On 20 Jun 1944 the 8th Air Force alone sent out a record armada of 1,361 bombers, one of which was John's, and 729 fighter escorts to pound oil production centers; John said he received little enemy fire and all of Germany had pillars of smoke up to 20,000 feet. The next day the 8th Air Force attacked Berlin with 20 combat wings of heavy bombers; John said it was a rough day with approximately 1,350 bombers flying, and he received some holes in his aircraft.

John's worst mission was on 22 Jun 1944, when just after releasing his bombs over a vital German oil storage facility near Paris, one of his four engines took a direct hit which cut the fuel and oil lines. Only one bolt held the damaged engine to the plane. When the engine caught fire John left the formation and headed for the French coast with the plane pitching and bucking terribly. He slid the plane through the air, keeping the burning engine on top away from the wing and fuselage and almost had to land at an American airstrip on a French beachhead. John managed to land the plane in England amid great interest after others in the formation had reported the plane doomed. As reported in the news John said, "It certainly was a comforting thought to know that we had friendly territory in Europe to land in for a change. We were all ready to crash land or bail out, but by the time we got over Normandy all the oil had dropped out of the engine and the fire had blown itself out -- so we decided to try to make it home."

On 29 Jun 1944 the 8th Air Force sent a thousand bombers to hit oil and aircraft targets. Something went wrong on John's formation's run over the primary target so they hit their secondary target, an aircraft factory. On 7 Jul 1944 1,103 heavy bombers ripped into oil plants with John hitting his target at Leipzig, a hundred miles east of where our John and Guenther families then resided in Dresden. On 11 Jul 1944 more than 1,000 bombers pounded Munich and Augsburg with John hitting Munich factories, and the next day 1,117 bombers pounded Munich and Saarbrucken with John unfortunately taking the exact same route at the same hour into Munich and receiving a lot of fire.

John's second worst mission was on 13 Jul 1944. Another massive raid occurred that day with John taking the same route to Munich but going 3 hours earlier and hitting his target. On the return flight from Germany he was attacked continuously from Stuttgart, Germany until reaching the English Channel. His navigator crewman Lt. Robert Coogan was wounded but survived, one of the engines and the tail control were destroyed, and considerable small hits were taken inside and outside the fuselage. Faltering on the return trip to England because of a smashed compass and rapidly losing altitude, the crippled bomber was spotted by four US Mustang fighters. Lt. Robert Callahan piloting a fighter flew in close to give John directions and then purposefully piroted above a German flack battery to divert the German fire from the crippled bomber. To avoid continued fire after he passed the French coast, John corkscrewed the B17 in all directions for miles out over the English Channel. The fighter pilots guided John to a Royal Air Force base, and he successfully landed at Dover, England with a plane that looked like screen wire; the ground crew had only seen one worse returning plane. During June and July John apparently took part in almost every massive campaign launched.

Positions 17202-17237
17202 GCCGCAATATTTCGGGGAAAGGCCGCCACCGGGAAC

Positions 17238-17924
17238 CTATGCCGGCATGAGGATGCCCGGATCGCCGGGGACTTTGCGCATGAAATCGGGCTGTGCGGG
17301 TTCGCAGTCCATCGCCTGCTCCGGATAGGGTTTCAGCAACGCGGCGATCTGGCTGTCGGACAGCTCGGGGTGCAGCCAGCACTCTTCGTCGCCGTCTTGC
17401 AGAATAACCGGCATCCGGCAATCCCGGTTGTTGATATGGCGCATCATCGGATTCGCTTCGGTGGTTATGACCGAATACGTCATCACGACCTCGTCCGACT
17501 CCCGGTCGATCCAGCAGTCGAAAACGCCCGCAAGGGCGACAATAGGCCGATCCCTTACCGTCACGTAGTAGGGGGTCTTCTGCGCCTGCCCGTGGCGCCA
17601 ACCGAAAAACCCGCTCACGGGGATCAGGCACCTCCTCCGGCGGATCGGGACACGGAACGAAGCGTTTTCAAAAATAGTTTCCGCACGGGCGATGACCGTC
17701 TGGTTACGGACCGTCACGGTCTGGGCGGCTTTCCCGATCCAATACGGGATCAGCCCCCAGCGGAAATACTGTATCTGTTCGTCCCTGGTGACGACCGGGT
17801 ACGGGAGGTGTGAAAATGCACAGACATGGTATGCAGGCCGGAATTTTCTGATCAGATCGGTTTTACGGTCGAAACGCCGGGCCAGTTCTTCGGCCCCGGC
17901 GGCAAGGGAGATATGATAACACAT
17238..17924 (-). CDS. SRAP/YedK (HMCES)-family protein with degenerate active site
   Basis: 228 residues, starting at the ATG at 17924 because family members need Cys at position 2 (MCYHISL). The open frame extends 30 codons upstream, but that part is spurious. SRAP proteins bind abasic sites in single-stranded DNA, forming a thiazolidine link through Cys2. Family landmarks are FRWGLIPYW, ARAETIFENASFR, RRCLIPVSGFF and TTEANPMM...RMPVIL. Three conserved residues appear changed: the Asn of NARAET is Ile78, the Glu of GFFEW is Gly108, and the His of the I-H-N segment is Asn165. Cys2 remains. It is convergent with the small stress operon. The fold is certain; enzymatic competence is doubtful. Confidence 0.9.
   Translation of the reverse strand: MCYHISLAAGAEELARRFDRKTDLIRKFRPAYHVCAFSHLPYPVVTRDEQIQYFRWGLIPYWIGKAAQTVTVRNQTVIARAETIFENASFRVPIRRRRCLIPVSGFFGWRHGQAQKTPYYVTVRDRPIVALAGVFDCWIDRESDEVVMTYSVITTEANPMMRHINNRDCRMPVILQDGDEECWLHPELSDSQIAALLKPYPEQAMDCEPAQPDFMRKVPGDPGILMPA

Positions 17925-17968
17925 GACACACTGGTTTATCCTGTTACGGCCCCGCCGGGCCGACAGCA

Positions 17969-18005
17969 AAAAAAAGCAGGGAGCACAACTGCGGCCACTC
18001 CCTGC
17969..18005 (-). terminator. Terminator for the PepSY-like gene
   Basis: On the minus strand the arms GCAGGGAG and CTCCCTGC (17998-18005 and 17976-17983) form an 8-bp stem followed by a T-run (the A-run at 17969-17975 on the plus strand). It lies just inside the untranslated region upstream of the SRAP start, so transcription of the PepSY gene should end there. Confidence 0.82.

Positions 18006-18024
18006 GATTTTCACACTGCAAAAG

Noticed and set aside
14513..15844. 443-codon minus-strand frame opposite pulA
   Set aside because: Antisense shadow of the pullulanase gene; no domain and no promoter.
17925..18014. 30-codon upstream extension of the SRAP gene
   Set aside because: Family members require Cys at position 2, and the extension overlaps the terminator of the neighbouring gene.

The US military strategy shifted on 23-25 Jul 1944 to trying to destroy German forces in France to enable an Allied break through. On 25 Jul 1944 John participated in a massive mission of at least 1,486 bombers, flying short range to increase bomb loads; John hit the German line near Saint Lo, France.

Generally John bombed in France, Germany, and Belgium hitting transportation nodes, factories, and refineries with the exception of his first invasion day mission and one mission he considered quite significant when he dropped arms to underground forces in the southern French Alps. Although the numbers of required missions for each pilot were raised as the war progressed, pilots were assigned a finite number of missions to fly in the European theater before they were rotated back to the United States. It was hard to accumulate missions steadily because of inclimate weather, damaged aircraft and distance to the target areas. The 8th Air Force was impressed with John's record for quickly accomplishing his required number of bombing missions; by the day the European continent was to be invaded he had accumulated eighteen missions and by 29 Jul 1944 his required thirty-five B17 missions were completed. John greatly respected his crew and corresponded with them after they departed Europe and went their separate ways; he was especially concerned about his navigator who was wounded near the end of their European missions.